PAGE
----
Douglas Duany gives a recent tour of Seaside with native plants in the background. Photo by Robert Orr.

The father of Seaside’s landscape is honored

Douglas Duany, whose ideas transformed Seaside from the beginning, was the winner of this year’s Seaside Prize.

Three seminal events recently coincided in Seaside, Florida: The annual Seaside Prize (this year given to Douglas Duany), the annual meeting of the Florida chapter of CNU, and the 35th anniversary of the firm that planned Seaside, Duany Plater-Zyberk (DPZ). Seaside itself is the project that launched DPZ 35 years ago.

The occasion was marked by a reunion of the original “Night Crew,” who executed the preliminary plans for Seaside at night after day jobs, and who remain active in architecture and New Urbanism—plus the Town Architects, the string of architects, landscape architects, the landscapers, builders, and Seaside staff, former Seaside Prize winners, the Seaside Institute Board and executive director Diane Dorney, and many homeowners. Together they constituted a parade of fame, fortune, craftsmen, apologists, and misfits so integral to forming Seaside’s unique character.

The February weekend centered on Douglas Duany, Seaside’s unofficial landscape architect during the early years of the town’s development. Douglas’s older brother Andrés summarized the importance of Douglas’s unique contribution to Seaside — his insistence on limiting all Seaside landscape to indigenous plants. Indigenous plants, Andrés reported, completely transformed the vision of Seaside.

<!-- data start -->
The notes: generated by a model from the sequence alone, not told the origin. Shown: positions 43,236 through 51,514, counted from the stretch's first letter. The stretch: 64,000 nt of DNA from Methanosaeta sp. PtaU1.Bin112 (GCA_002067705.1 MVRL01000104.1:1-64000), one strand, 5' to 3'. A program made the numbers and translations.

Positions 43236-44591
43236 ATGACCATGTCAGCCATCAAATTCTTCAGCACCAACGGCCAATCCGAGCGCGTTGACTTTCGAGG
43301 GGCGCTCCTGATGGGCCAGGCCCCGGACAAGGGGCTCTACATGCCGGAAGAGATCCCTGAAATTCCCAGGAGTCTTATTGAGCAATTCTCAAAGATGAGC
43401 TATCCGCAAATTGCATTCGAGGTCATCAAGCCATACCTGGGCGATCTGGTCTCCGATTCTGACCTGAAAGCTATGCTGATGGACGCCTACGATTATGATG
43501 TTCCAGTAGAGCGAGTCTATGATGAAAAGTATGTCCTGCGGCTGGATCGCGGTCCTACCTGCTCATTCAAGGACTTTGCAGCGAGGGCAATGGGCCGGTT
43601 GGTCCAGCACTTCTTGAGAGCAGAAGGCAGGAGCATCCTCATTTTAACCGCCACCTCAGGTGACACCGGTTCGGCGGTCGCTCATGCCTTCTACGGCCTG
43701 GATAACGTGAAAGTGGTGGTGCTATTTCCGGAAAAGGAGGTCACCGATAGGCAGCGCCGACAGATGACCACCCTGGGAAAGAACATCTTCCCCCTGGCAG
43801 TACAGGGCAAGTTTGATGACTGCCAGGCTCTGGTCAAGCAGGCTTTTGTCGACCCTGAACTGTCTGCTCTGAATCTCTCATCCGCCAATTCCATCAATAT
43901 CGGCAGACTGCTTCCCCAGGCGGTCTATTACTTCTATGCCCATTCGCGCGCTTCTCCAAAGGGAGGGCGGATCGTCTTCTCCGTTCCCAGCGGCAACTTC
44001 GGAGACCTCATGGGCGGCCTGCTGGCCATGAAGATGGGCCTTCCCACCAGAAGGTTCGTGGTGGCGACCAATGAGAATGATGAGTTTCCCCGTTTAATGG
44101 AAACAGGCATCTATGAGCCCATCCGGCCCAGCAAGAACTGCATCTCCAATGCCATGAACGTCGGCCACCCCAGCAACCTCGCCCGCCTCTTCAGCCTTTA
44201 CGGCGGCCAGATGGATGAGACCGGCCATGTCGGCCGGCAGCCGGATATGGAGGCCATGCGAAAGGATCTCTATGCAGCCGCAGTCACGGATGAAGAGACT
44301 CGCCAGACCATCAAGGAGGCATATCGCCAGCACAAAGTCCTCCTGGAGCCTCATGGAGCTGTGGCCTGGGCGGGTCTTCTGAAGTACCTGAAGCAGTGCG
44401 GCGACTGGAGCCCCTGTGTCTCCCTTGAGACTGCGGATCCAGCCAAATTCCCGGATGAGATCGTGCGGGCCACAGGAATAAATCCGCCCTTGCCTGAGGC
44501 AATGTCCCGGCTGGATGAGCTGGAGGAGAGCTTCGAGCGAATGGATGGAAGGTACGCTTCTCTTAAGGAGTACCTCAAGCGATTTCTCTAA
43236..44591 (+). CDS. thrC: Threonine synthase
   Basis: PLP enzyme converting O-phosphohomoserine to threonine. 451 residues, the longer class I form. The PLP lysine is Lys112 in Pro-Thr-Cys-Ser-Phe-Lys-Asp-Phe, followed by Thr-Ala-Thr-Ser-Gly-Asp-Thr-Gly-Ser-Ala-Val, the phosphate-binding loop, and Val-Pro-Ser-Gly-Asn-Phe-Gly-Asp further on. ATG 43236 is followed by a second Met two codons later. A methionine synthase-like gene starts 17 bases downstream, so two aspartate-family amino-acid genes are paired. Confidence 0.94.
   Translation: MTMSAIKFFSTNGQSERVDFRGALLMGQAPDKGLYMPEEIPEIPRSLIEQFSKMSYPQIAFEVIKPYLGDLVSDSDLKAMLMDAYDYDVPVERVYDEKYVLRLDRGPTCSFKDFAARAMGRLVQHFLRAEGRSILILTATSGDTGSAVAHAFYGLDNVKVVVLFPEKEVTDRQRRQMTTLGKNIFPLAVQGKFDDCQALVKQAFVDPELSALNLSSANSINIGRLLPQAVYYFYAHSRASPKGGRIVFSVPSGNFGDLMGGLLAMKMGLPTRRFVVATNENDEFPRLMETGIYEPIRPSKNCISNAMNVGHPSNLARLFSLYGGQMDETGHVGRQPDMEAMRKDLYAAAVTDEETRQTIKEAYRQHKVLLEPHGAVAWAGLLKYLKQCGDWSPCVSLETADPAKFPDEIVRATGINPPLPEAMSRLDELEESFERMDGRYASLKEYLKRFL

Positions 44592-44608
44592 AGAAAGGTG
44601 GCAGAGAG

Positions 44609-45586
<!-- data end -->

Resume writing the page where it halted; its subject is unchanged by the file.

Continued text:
Perfectly evolved to the local ecosystem, hearty indigenous plants grow like weeds, which they largely resemble. Sooner than imagined, indigenous plants canopied over streets and buildings, turning the urban vision for Seaside into a forested landscape more akin to the Apalachicola National Forest than to man-made urbanism.

The weekend’s highlight was the Laureate Lecture, where Douglas spoke at length on, “Design of Organic Urbanism: Eight Steps and Three Concepts”—principles to bring rational and repetitive order to chaos. Douglas convincingly revealed distinct armatures, forms, and organizations endemic to all organic plans, from hamlet, to village, to town, to entire cities.

Much debate followed the lecture. Consensus took no issue with three “concepts,” but the eight “steps” were less obvious. Some thought two steps, others three, but no one could cite eight steps. Douglas himself demurred that the other steps were unimportant.

In the early days of Seaside, Douglas advocated the practice now known as xeriscaping, which was innovative at that time and caused the re-siting of some houses in Seaside to preserve areas with significant groupings of shrubs and trees.

After a decade of designing private and public spaces including Seaside, Douglas received his master’s degree in landscape architecture from Harvard Graduate School of Design in 1990. Since then, he has worked on many pivotal architectural and urban projects all over the world.